I am just starting this artisan journey but I will say that it is hard work. As a customer it is hard to see that. If you go to the grocery store, it is taken for granted that the bread or pastry you want to buy should just be there. It may not occur to you that a human being mixed and shaped that bread or pastry in front of you assuming it is not factory made.

I have had a br ead book titled flour, water, salt, yeast by Ken Forkish for almost 3 months now but I just got to reading it. I got an order for bread bowls and I felt it was time to perfect my bread before it met the public for the first time. For a bit of info, Ken Forkish is an artisan baker in Portland, Oregon who has been open since 2001. His bread can compete with breads from France when it comes to quality. As I started reading chapter 1 – the backstory, I found myself crying midway through the chapter. In this chapter he discussed his struggles as he started the bakery. Finding a location, being in debt, complains about price of his product and the likes.

I have now been on this baking journey for 1 year total but out of that time only 4.5 months have actually been spent actually baking. The rest of the time was spent waiting for equipment, making and printing packages, testing and failing at recipes, dealing with family issues and personal health.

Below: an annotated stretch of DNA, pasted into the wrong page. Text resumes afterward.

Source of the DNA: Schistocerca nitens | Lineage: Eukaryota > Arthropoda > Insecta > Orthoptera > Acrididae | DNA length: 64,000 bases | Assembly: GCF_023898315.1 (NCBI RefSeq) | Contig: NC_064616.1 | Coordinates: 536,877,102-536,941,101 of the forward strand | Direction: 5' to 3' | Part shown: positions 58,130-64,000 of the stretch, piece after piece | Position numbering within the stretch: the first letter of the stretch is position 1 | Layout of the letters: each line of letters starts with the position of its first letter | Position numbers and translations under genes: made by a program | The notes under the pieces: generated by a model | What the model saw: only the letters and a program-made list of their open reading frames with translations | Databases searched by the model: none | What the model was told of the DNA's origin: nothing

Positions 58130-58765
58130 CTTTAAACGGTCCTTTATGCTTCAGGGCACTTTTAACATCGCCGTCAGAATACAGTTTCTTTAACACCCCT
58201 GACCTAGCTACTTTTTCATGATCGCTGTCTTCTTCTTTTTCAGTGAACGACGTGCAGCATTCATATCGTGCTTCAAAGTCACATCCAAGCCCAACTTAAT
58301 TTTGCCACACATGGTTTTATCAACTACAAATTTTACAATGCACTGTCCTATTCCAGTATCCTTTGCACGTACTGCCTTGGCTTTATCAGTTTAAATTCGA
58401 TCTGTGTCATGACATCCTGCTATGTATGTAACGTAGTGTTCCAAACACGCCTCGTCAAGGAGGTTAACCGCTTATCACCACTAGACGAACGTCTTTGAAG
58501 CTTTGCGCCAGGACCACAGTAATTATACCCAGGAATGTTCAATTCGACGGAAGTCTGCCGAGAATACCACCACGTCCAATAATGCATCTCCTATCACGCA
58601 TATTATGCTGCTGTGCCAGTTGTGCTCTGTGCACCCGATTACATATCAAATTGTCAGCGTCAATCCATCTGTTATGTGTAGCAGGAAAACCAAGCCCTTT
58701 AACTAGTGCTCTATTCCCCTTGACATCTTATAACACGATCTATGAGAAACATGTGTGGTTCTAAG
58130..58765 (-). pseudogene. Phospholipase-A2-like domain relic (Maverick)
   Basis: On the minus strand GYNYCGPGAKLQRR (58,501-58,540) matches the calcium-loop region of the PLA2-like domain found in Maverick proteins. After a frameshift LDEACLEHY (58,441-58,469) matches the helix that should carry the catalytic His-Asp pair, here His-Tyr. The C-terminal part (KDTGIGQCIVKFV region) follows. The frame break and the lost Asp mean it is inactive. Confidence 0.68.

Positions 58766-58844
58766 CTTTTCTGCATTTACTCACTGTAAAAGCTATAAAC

Although the job is rewarding, it takes a lot out of a person. Waking up at 6:30  or 7 and then proceeding to spend hours baking while standing up to pacify hungry stomachs. There is no guarantee customers will show up. There is no assurance anyone would by your product when they show up. As I read through chapter 1 my eyes could not compose themselves. I could feel the pain and struggles I have passed through to make this bakery dream work and I have barely started. I had an Idea of what I wanted to achieve before I started and I have not reached there by a longshot. Many days I walk into the kitchen and wonder what I am doing in there. I wonder why I decided to drop the promise of a steady engineering job to do this.

But after this period of reflection, I know this. Quality is what drives me. I believe good food should not be expensive unless it requires expensive ingredients or complex processes to make it. All tasks get hard, but it is important to remember why you are doing something and what your values are that make you feel the need to show up every day and perform. That I feel is what will make your work stand out in a crowd of equally qualified artisans.

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